In 1998, six people gathered in a gay bar in London to plan a revolution.
They wanted to challenge anti-gay practices in their workplace – and as employees of the Foreign and Commonwealth Office, they soon had a plan.
The group they founded that night in The Yard celebrated its tenth anniversary last night, with a minister heaping praise on their achievements and original members remarking that all their objectives have been met.
FLAGG – the Foreign Office Lesbian and Gay Group – faced serious challenges when it started a decade ago.
While the outright ban on gay, lesbian, bisexual or trans people had been lifted seven years previously, there were still difficulties for staff who had not previously declared their homosexuality and many managers were resistant to change.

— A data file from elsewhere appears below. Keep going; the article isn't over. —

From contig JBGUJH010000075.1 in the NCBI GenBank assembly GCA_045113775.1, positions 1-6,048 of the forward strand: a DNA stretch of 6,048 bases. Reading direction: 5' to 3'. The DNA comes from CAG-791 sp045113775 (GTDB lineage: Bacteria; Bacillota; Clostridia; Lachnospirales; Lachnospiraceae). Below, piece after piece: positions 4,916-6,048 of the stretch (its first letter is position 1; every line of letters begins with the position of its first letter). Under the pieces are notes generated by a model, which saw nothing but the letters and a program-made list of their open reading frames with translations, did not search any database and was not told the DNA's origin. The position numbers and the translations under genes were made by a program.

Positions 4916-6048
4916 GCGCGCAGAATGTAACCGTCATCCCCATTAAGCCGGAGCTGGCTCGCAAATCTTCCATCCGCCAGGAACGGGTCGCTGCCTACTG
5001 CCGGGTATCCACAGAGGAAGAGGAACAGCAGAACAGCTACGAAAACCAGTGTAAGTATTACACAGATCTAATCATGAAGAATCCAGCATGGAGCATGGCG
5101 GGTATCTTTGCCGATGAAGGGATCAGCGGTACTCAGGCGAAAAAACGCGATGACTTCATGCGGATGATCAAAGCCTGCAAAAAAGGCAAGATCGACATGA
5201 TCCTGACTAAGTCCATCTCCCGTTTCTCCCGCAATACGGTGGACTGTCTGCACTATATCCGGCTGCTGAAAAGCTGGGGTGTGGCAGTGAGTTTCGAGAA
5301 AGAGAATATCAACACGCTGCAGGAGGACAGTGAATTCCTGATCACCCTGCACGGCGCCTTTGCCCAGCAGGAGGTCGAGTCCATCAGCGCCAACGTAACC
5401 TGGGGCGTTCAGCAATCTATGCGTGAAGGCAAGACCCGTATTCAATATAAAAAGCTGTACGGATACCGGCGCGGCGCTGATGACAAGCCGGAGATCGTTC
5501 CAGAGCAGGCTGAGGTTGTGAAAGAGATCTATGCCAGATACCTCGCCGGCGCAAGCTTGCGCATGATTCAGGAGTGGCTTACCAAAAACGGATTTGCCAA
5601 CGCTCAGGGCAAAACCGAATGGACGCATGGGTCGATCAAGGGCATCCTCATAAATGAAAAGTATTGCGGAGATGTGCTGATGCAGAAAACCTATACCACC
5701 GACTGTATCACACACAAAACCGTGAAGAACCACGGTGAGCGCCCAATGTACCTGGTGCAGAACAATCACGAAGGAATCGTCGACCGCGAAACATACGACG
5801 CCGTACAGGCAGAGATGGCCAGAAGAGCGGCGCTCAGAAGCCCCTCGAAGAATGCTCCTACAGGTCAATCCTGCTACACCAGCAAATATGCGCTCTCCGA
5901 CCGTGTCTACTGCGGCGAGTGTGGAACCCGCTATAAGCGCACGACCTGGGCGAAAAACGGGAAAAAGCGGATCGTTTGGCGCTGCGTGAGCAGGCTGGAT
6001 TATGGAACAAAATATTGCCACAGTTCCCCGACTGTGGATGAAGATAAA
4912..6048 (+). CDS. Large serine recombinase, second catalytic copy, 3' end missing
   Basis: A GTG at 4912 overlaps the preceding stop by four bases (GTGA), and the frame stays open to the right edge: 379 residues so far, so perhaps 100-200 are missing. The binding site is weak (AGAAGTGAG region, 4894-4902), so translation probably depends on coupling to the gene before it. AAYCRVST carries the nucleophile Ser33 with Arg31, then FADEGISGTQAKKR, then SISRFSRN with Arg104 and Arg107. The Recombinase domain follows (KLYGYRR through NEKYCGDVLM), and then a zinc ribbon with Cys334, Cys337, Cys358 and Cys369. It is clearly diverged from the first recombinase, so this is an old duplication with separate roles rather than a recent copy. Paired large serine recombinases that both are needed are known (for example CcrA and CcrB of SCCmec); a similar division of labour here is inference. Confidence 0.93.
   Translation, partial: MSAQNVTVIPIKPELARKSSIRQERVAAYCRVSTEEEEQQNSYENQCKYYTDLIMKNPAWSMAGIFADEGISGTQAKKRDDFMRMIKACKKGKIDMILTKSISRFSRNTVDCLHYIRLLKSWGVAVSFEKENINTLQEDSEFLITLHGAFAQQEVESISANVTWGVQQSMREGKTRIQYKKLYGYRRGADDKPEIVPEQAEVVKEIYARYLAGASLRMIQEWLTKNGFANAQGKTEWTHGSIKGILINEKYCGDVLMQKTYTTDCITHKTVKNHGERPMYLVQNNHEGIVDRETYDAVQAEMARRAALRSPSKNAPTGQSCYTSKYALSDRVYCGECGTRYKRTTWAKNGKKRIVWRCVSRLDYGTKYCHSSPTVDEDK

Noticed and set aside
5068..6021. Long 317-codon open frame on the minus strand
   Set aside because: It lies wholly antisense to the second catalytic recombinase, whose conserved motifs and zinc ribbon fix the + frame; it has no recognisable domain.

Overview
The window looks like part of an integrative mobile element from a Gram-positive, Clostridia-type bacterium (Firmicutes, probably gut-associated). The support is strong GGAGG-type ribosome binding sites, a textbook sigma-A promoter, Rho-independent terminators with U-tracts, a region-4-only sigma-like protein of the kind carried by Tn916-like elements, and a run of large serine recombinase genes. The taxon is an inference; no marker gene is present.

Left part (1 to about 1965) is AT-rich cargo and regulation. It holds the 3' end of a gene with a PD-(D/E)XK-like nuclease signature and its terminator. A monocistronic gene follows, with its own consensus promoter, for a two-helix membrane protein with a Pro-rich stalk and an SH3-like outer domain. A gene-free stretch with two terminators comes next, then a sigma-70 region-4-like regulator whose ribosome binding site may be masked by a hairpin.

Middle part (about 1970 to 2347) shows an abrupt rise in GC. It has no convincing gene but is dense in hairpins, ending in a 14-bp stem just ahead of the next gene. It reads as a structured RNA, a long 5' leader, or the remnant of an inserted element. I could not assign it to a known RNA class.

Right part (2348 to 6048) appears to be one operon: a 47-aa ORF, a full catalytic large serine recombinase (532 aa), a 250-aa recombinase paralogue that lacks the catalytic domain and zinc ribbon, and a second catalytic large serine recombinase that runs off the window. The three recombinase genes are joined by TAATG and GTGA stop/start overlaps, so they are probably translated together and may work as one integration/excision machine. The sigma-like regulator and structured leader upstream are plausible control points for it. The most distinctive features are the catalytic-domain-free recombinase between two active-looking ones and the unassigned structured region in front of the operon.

New recruits were joining an organisation where the files of gay staff where marked with tags and same-sex partners were invisible.
FLAGG was established in 1998 to engage FCO management on welfare issues and equal treatment for LGBT staff.
The FCO now has a dedicated Diversity Strategy Unit and an LGBT representative on the FCO board, both of whom meet and consult with FLAGG regularly on a range of issues. FLAGG also actively works with the FCO’s Human Rights and Good Governance Group on the promotion of the UK Government’s LGBT policy.
At an FCO reception last night, minister Gillian Merron said she was proud so much had changed under the Labour government, while FLAGG founders paid tribute to heterosexual colleagues who helped them make the Office a more fair place to work,